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J Burn Care Rehabil. 1999 Jan-Feb;20(1 Pt 1):15-21.

Use of subatmospheric pressure to prevent progression of partial-thickness burns in a swine model.

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  • 1Department of Plastic and Reconstructive Surgery, Wake Forest University School of Medicine, Winston-Salem, North Carolina 27157-1075, USA.


The poorly understood, complex series of events that follows thermal injury frequently results in progressive loss of tissue. The concept of reversing this distinctive series of events has focused on the zone of stasis. Tissues in the zone of stasis that surround burn injuries usually die over a period of 48 to 72 hours postinjury, resulting in a more severe injury. Application of a controlled subatmospheric pressure (125 mm Hg) in an artificially closed space to partial-thickness burns in pigs significantly decreased the maximum depth of cellular death under the burn when the pressure was applied within 12 hours after burn creation (depth of control burns = 0.885 +/- 0.115 mm; subatmospheric pressure treated burns (0-hour delay) = 0.095 +/- 0.025 mm). A decrease in the depth of cell death was noted when subatmospheric pressure was applied for as little as 6 hours. In summary, the application of the negative pressure to partial-thickness burn injuries prevented progression of the wound to a deeper injury in this experimental pig model. A 12-hour working window exists between injury and treatment with reduced pressure, with an application time of as little as 6 hours for successful prevention of injury progression. This technique may represent a new, inexpensive, 'low tech' method for the treatment of partial-thickness burn injuries.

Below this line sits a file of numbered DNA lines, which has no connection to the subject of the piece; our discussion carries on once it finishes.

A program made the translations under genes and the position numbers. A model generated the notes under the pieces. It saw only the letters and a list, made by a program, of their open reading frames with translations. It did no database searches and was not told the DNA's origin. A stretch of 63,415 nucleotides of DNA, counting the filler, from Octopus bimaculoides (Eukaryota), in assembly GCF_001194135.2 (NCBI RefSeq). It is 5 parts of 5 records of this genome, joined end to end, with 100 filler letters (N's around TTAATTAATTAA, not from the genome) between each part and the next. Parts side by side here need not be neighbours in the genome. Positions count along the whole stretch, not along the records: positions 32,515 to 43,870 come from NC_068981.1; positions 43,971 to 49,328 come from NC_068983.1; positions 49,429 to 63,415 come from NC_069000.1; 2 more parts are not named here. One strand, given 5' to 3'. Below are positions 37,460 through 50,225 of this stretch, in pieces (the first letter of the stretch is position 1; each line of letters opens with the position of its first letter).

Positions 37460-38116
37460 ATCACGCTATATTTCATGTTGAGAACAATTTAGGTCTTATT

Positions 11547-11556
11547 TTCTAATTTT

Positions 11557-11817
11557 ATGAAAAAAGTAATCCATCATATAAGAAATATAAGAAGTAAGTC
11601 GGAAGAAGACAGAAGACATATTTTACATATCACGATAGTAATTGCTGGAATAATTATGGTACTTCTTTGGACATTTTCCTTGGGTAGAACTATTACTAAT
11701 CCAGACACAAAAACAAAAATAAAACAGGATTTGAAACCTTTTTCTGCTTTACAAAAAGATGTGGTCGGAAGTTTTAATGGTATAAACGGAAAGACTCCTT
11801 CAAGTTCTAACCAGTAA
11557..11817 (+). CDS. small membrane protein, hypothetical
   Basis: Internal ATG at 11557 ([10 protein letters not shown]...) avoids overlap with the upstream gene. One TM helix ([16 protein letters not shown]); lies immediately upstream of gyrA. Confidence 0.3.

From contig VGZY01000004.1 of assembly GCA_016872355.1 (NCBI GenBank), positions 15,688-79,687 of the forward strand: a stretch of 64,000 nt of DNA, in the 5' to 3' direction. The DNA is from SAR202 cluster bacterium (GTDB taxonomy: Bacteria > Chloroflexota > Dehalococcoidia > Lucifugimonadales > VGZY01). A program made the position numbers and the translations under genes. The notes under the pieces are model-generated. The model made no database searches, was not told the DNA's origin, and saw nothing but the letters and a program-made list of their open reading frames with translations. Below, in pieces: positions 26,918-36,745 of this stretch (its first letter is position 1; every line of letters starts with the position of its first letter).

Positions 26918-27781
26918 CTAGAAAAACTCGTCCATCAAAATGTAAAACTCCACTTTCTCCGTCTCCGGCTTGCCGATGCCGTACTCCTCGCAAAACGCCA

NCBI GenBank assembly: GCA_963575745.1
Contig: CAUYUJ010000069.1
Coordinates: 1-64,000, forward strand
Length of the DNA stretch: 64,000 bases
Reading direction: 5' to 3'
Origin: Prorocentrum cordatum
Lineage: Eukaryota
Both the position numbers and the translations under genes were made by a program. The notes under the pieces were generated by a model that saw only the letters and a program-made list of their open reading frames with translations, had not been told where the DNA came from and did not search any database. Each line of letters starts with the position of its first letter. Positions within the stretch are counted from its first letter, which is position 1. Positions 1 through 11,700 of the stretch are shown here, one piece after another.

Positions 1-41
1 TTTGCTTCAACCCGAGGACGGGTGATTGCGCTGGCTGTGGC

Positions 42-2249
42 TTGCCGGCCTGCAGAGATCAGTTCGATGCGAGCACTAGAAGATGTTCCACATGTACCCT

[PubMed - indexed for MEDLINE]
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